How does OANDA Europe Ltd hold my money?


Firms like OANDA Europe Ltd are required to separate client money from their own resources. This means that OANDA Europe is not allowed to use these monies for any of its business activities. Client money is ring-fenced and held in a trust accounts, to ensure that it is protected in the unlikely event that OANDA Europe Ltd becomes insolvent. OANDA Europe Ltd is authorised and regulated by the Financial Conduct Authority (FCA). The FCA has strict regulatory requirements, known as the client money rules (found in the FCA Client Assets Sourcebook – CASS), which govern exactly what can be done with client money and how it must be done.
What happens to my money once I make a deposit?
 
Your money is held in segregated bank accounts under trustee arrangements. This ensures that the cash remains yours, rather than OANDA Europe Ltd’s. It also means that it’s easily identifiable as client money, so OANDA Europe Ltd and its creditors don’t have any charge, liens, rights of set-off or retention over it. 
 
OANDA Europe Ltd. has segregated bank accounts at credit worthy banks such as HSBC Bank plc and The Royal Bank of Scotland plc. Client money must be split between banks to comply with FCA rules.


What happens to my money if OANDA Europe Ltd goes into liquidation?
 
In the unlikely event of OANDA Europe Ltd going into liquidation, all of our clients would have their share of the segregated money returned, minus the administrators’ costs in handling and distributing these funds.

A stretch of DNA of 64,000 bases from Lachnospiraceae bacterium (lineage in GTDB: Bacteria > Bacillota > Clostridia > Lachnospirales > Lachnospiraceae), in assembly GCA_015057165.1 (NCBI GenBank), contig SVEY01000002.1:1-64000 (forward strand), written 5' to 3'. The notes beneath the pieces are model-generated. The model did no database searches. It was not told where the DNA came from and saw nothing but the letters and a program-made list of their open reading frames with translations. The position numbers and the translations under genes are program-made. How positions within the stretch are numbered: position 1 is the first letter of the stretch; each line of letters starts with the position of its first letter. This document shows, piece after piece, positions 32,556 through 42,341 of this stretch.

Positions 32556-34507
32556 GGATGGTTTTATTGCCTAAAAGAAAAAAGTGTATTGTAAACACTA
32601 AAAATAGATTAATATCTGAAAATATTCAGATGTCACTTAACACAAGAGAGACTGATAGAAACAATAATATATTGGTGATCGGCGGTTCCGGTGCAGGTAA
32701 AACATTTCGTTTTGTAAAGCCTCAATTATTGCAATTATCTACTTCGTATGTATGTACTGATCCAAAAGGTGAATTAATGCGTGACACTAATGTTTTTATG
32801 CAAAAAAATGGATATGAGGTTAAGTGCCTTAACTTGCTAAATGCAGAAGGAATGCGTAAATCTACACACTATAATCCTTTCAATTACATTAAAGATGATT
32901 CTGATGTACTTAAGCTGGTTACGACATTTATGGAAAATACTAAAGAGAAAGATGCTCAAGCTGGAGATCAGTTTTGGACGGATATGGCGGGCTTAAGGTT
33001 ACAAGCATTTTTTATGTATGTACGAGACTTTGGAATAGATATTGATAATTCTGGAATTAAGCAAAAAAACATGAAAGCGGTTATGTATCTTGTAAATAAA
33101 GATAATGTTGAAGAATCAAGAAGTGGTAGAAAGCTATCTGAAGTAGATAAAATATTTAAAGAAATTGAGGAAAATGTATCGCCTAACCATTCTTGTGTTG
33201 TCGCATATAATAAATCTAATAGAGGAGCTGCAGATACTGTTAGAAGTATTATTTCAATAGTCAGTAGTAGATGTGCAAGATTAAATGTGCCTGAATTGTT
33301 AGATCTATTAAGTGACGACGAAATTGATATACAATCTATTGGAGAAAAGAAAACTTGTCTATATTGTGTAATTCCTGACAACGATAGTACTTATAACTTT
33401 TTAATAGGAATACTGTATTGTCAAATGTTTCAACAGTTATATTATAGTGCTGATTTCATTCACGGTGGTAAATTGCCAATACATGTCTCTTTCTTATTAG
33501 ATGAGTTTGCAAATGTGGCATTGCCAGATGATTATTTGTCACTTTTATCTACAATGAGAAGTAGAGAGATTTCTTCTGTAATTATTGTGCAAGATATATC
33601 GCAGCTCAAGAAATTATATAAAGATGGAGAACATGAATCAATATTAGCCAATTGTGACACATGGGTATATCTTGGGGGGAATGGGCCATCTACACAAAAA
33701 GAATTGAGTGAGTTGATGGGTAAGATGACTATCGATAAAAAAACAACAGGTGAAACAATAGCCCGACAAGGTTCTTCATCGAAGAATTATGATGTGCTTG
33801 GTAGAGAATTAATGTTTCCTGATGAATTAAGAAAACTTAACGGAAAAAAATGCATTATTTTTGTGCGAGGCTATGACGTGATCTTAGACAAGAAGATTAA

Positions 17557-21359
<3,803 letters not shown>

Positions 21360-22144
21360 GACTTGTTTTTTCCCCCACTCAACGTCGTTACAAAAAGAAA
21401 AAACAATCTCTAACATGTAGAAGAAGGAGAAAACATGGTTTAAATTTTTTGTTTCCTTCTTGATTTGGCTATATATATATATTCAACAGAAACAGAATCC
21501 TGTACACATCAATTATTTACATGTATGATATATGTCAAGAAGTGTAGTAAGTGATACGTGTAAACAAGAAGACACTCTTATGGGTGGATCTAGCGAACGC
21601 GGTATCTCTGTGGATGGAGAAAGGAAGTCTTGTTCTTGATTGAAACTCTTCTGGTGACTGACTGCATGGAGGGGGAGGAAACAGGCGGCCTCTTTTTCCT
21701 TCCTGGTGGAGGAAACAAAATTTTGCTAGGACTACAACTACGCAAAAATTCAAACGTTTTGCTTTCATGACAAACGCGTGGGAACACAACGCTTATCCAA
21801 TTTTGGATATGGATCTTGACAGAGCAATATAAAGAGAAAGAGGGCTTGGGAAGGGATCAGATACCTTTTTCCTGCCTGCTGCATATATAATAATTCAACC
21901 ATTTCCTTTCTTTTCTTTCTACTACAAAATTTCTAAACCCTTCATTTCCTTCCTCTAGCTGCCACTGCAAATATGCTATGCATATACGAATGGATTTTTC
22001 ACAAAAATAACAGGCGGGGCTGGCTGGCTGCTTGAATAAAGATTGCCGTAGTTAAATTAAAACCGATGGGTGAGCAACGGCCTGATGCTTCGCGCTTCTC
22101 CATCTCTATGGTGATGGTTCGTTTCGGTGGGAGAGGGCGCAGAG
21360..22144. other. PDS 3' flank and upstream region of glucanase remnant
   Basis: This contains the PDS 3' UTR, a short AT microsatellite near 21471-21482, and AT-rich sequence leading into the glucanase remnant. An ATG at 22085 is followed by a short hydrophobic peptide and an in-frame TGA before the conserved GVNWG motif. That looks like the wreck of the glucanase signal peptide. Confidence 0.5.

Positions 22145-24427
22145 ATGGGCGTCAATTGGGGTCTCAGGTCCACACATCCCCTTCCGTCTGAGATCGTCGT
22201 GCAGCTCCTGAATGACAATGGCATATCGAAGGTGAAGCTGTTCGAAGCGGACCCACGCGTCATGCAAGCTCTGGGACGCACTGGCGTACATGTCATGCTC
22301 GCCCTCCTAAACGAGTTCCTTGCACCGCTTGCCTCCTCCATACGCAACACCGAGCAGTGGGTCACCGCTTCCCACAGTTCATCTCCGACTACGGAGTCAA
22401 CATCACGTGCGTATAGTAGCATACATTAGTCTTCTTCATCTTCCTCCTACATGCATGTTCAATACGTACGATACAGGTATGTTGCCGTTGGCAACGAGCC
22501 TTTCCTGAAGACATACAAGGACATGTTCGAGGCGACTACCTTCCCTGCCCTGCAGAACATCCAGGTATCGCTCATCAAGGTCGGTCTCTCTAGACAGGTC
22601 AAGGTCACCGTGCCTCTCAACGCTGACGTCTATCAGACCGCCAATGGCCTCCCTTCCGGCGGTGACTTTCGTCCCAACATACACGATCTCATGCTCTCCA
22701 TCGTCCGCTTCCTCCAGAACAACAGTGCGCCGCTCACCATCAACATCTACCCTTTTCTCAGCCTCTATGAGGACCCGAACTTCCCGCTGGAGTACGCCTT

Any shortfall of funds of up to £50,000 may be compensated for under the Financial Services Compensation Scheme (FSCS). The FSCS is the compensation fund of last resort for eligible customers of an authorised financial services firm. It is designed by the UK government to act as a ‘safety net’ and covers eligible clients of a financial services firm which becomes insolvent. 

 
What happens if one of the banks OANDA Europe Ltd uses to hold my money goes into liquidation?

The losses would be shared by clients in proportion to the share of money held with the failed bank. Funds lost in this way may be compensated for under the FSCS up to a limit of £85,000 per person, per institution, subject to other balances held with the bank in question.

Find out more about what the FSCS covers and who is eligible to claim at their website www.fscs.org.uk
 

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